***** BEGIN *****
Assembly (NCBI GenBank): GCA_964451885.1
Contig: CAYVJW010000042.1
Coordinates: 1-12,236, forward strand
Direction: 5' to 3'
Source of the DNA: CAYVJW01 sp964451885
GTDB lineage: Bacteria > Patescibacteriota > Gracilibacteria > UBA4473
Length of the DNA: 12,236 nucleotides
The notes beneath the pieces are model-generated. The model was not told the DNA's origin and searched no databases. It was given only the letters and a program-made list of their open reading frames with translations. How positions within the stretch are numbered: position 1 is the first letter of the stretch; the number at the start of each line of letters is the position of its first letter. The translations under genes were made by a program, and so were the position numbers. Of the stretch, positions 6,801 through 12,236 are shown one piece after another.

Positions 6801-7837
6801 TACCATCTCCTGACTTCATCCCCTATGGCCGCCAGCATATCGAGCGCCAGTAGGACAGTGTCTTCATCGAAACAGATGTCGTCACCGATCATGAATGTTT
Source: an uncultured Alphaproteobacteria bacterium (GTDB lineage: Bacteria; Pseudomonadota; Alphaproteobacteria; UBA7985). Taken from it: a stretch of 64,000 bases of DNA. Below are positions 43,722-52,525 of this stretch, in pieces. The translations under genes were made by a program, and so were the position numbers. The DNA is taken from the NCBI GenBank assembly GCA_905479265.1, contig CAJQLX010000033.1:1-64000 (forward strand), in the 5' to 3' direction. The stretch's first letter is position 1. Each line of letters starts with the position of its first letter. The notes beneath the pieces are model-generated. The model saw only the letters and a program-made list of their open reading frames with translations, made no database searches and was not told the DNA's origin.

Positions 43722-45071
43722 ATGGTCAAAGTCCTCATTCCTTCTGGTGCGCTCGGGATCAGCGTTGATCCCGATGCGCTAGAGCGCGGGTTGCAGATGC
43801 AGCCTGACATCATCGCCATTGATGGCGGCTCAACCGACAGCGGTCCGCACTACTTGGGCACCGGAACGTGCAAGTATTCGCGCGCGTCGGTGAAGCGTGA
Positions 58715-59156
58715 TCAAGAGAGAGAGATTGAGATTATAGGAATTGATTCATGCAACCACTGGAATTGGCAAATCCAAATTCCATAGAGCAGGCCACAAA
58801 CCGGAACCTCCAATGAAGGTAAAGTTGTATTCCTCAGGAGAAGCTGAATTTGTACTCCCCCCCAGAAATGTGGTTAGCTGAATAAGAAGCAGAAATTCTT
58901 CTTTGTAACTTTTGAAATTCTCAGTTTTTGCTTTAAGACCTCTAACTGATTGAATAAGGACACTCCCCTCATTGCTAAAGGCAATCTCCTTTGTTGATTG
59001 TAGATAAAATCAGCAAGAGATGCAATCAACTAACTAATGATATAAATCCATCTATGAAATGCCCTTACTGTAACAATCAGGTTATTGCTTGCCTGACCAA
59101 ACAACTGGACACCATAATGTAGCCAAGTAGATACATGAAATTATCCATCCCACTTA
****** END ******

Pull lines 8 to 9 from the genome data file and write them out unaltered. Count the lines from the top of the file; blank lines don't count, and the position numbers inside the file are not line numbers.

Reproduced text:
The notes beneath the pieces are model-generated. The model was not told the DNA's origin and searched no databases. It was given only the letters and a program-made list of their open reading frames with translations. How positions within the stretch are numbered: position 1 is the first letter of the stretch; the number at the start of each line of letters is the position of its first letter. The translations under genes were made by a program, and so were the position numbers. Of the stretch, positions 6,801 through 12,236 are shown one piece after another.

Positions 6801-7837